8. After the data extracted is published, the job persists the job/task states into the state store. When the next scheduled run of the job starts, it will load the job/task states of the previous run to get things like watermarks so it knows where to start.

  9. During its execution, the job may create some temporary working data that is no longer needed after the job is done. So the job will cleanup such temporary work data before exiting.

  10. Finally, an optional phase of the job is to release the job lock if it is acquired at the beginning. This gives green light to the next scheduled run of the same job to proceed.

If a Gobblin job is cancelled before it finishes, the job will not persist any job/task state nor commit and publish any data (as the dotted line shows in the diagram).

Gobblin Constructs

As described above, a Gobblin job creates and runs tasks, each of which is responsible for extracting a portion of the data to be pulled by the job. A Gobblin task is created from a WorkUnit that represents a unit of work and serves as a container of job configuration at runtime. A task composes the Gobblin constructs into a flow to extract, transform, checks data quality on, and finally writes each extracted data record to the specified sink. Fig. 3 below gives an overview on the Gobblin constructs that constitute the task flows in a Gobblin job.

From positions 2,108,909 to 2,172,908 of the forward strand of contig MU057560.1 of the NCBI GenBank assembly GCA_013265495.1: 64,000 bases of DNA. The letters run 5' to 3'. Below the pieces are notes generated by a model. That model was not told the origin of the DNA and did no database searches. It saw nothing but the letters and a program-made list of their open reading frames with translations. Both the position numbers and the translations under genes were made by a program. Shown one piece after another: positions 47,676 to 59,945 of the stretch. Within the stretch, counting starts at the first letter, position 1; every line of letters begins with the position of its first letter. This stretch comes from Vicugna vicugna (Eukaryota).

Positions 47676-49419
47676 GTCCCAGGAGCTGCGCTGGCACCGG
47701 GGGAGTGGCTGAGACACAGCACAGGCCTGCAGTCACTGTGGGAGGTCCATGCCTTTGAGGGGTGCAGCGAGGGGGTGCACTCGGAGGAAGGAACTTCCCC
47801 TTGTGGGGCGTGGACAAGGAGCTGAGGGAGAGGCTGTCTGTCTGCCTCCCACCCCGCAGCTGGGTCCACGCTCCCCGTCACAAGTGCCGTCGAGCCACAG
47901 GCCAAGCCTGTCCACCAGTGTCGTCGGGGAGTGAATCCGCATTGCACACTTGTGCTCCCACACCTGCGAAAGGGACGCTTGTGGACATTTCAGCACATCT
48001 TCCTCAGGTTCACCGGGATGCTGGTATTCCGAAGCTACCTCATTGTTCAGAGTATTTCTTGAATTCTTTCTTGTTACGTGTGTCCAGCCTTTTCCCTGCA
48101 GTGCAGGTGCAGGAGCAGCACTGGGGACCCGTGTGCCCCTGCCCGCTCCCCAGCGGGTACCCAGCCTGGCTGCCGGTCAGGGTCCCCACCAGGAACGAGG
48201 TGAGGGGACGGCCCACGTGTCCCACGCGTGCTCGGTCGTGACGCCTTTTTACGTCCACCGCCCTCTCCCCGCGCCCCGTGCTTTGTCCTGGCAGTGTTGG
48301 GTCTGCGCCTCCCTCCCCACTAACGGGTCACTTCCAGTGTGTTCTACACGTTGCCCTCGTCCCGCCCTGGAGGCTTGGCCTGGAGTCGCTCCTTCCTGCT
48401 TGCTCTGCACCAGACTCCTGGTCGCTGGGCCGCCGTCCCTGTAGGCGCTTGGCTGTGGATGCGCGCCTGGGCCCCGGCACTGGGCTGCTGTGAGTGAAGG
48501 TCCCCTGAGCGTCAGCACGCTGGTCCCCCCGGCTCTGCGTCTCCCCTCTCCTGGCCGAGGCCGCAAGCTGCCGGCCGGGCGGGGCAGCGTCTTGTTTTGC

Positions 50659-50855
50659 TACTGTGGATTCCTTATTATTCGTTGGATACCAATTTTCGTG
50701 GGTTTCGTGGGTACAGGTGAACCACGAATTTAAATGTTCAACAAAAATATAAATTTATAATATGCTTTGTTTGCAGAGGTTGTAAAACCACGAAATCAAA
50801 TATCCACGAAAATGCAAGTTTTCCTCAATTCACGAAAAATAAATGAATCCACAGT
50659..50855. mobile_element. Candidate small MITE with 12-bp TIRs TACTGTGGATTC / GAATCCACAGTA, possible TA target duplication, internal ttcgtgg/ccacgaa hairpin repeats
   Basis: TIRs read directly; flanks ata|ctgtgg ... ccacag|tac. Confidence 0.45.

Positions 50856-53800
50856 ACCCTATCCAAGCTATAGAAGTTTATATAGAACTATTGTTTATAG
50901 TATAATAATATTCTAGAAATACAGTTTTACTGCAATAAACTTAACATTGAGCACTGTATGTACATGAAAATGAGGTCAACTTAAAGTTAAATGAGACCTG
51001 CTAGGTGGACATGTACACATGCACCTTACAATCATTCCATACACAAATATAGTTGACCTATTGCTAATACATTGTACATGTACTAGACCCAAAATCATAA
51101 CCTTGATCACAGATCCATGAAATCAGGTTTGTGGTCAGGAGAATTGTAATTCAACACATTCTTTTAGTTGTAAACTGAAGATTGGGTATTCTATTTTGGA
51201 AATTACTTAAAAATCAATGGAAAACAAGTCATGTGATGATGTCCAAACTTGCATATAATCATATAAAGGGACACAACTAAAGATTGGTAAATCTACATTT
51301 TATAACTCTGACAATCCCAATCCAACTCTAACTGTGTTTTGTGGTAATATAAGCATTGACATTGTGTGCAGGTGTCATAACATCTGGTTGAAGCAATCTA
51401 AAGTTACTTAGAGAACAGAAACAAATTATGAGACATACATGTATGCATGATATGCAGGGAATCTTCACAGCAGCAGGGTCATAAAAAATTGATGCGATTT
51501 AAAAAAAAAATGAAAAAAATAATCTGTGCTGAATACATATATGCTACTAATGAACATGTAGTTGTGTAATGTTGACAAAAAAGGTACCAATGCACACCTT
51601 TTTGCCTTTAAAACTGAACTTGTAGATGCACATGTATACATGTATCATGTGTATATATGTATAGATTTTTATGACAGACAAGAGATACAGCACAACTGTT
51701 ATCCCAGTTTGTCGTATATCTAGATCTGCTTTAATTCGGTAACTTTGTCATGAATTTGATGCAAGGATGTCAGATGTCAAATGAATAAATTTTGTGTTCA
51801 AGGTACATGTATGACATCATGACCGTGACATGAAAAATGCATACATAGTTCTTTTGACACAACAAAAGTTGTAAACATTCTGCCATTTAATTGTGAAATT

Gobblin Constructs

Figure 3: Gobblin Constructs

Source and Extractor

A Source represents an adapter between a data source and Gobblin and is used by a Gobblin job at the beginning of the job flow. A Source is responsible for partitioning the data ingestion work into a set of WorkUnits, each of which represents a logic unit of work for extracting a portion of the data from a data source.

A Source is also responsible for creating an Extractor for each WorkUnit. An Extractor, as the name suggests, actually talks to the data source and extracts data from it. The reason for this design is that Gobblin's Source is modeled after Hadoop's InputFormat, which is responsible for partitioning the input into Splits as well as creating a RecordReader for each Split.

Gobblin out-of-the-box provides some built-in Source and Extractor implementations that work with various types of of data sources, e.g., web services offering some Rest APIs, databases supporting JDBC, FTP/SFTP servers, etc. Currently, Extractors are record-oriented, i.e., an Extractor reads one data record at a time, although internally it may choose to pull and cache a batch of data records. We are planning to add options for Extractors to support byte-oriented and file-oriented processing.